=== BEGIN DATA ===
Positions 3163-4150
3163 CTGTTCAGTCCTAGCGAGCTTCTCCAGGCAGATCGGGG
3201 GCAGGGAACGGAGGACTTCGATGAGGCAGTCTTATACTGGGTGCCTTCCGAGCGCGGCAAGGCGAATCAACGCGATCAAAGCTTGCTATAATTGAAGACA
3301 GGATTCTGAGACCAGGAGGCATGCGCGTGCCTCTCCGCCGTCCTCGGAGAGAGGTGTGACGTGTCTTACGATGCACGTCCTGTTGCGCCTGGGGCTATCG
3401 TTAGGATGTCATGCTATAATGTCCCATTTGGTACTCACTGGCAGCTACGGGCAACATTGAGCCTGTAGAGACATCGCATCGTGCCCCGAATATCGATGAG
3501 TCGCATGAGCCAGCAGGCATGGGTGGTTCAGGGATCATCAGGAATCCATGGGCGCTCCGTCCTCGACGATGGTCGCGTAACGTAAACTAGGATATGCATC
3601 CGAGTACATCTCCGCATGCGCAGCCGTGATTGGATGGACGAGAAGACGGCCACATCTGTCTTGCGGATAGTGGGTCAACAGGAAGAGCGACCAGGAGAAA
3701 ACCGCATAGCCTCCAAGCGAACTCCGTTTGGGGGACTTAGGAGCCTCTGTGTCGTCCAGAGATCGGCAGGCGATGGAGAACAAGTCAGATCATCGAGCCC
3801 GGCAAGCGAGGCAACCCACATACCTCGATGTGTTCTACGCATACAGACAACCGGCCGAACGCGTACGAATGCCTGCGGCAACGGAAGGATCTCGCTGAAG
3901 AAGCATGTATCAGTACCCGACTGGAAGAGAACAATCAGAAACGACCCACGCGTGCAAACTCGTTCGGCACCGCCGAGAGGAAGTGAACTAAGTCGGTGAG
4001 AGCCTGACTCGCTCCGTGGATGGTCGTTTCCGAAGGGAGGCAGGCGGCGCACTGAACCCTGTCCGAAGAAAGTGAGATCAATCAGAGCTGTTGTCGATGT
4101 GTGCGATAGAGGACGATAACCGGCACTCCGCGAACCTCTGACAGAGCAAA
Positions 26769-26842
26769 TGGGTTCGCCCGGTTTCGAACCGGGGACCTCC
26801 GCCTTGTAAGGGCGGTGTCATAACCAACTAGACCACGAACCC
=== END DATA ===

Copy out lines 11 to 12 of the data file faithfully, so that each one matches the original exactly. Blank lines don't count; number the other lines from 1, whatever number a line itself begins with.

4001 AGCCTGACTCGCTCCGTGGATGGTCGTTTCCGAAGGGAGGCAGGCGGCGCACTGAACCCTGTCCGAAGAAAGTGAGATCAATCAGAGCTGTTGTCGATGT
4101 GTGCGATAGAGGACGATAACCGGCACTCCGCGAACCTCTGACAGAGCAAA